Healthy Financial Habits
As we crest the wave into February, it would be safe to assume that some of January’s good intentions may have been washed away in the relentless flow of days and weeks that seem to pass ever more quickly. It can be tempting, if we haven’t made any significant progress with our goals, to just let them go for another year under the belief that frankly, life can be hard enough already.
The best course of action here, is to be kind to yourself. All the most worthwhile things in life are achieved through consistent, small actions – actions that can be turned into habits and gradually give form to our, as yet, unachieved goals. Practice a little every day, and mountains can be moved; so why should personal finance be any different and what are the best habits to adopt?
Learn how to budget
There’s a great deal of power and security in knowing exactly how much is coming in and going out of your personal account on a monthly basis. It’s so much easier to stick to a budget when you know have a tight grasp on your outgoings. This doesn’t have to be a complicated affair; no need for spreadsheets or hundreds of graphs. Simply knowing how much you are spending on the basics like food, accommodation, transport and utilities will give you a good idea of how much you have leftover to play with when the essentials are covered. And that’s going to allow you to allocate funds to those areas that might otherwise get neglected.
One of the most powerful habits you can get into, saving monthly from as early on in your career as possible is the best way to build up your nest egg for the future. Once you have budgeted for all other outgoings, a direct debit into a savings account is a great way to ensure you’re not tempted to spend what might otherwise be put away for the future.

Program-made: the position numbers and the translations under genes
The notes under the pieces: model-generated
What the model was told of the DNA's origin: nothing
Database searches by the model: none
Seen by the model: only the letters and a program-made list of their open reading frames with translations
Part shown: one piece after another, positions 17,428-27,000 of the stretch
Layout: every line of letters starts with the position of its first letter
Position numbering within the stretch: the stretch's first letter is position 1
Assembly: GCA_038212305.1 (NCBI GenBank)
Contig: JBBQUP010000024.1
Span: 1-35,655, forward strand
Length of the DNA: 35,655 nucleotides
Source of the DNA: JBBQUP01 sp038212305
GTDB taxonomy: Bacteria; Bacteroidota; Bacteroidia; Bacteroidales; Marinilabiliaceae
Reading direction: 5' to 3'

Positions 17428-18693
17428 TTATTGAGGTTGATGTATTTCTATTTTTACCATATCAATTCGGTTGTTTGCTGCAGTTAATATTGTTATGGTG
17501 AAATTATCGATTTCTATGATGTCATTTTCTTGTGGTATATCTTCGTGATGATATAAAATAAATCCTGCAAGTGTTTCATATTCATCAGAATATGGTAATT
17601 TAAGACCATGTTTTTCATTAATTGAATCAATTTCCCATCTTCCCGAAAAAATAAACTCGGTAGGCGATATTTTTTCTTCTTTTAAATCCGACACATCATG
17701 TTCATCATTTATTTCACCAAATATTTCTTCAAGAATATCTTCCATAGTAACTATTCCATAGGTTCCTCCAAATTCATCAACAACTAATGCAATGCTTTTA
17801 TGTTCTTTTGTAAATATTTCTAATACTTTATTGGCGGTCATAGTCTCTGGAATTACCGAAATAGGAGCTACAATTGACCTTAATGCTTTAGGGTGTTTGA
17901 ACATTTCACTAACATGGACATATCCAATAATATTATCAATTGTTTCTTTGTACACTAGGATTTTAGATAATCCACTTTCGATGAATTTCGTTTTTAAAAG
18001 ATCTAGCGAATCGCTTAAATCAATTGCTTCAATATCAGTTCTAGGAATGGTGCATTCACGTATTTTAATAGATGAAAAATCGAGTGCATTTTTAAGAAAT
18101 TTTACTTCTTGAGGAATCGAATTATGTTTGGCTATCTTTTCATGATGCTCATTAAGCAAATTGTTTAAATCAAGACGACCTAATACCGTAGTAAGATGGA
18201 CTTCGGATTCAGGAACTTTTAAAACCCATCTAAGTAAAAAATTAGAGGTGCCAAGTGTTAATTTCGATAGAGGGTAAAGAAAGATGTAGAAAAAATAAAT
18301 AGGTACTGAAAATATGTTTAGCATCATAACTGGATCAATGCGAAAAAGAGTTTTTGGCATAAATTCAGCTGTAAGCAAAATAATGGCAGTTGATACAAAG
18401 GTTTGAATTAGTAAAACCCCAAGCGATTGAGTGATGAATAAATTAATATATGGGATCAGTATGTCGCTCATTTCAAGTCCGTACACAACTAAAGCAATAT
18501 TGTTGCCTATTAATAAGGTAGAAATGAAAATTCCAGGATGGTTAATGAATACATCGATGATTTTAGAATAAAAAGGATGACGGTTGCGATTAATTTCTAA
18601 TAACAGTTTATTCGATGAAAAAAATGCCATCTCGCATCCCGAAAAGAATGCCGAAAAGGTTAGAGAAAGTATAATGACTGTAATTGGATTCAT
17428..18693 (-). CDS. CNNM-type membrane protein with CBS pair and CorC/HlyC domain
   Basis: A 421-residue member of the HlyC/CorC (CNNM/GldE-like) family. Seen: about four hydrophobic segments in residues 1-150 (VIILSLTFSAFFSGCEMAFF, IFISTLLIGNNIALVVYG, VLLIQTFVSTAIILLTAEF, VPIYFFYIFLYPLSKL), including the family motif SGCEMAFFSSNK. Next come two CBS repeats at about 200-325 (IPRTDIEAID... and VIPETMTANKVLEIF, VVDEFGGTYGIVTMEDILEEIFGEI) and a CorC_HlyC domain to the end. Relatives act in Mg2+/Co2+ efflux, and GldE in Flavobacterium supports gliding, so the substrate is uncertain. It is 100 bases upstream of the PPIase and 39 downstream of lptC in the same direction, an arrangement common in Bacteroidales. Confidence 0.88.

Check-in with your financial advisor
If you are already working with a professional advisor, then it’s worth scheduling a regular appointment to see how things are going and to update them with any changes in your circumstances. It may be that you have a little extra that you can allocate to your investment strategy, or you’re just curious how your investments are performing and if there is anything you should be doing to maximise your returns. Working with an IFA is a relationship, and one that can last for years; the better they know you and what your goals are, the better they will serve you in the long run.
If you aren’t already working with an advisor, now is the time to set up a meeting to start building your financial strategy and habits for the future.
Putting aside some money for a rainy day is something we should all be doing. A good rule of thumb is to have enough put by to tide you over for 2 or 3 months should anything unexpected happen. This means having a fund you can access at pretty short notice, not something that’s tied up in a limited access savings account, or involves selling assets.
It may only be an unexpected garage bill, but that could blow a large hole in your outgoings for the month. The trick is to replenish the fund once you’ve used it however, think of it as a financial buffer between you and the unknown.
Check your bank statements
Many of us now only receive bank statements electronically, and unless you log in to your online bank regularly, you may even miss these – and do we check them? Something about those old paper statements made it much more likely that we would spend a couple of minutes scanning the columns for anything untoward. It may only be that old gym membership, or streaming service that you thought you had cancelled – subscriptions have a habit of auto-renewing these days, so it’s well worth a regular monthly check.
We start the year with good intentions, but if your financial plans are not going in the direction you had intended, don’t dismiss them out of hand. Get into the habit of making finances something that you look at and readjust on a regular basis, and use the power of small habits to achieve those long-term goals.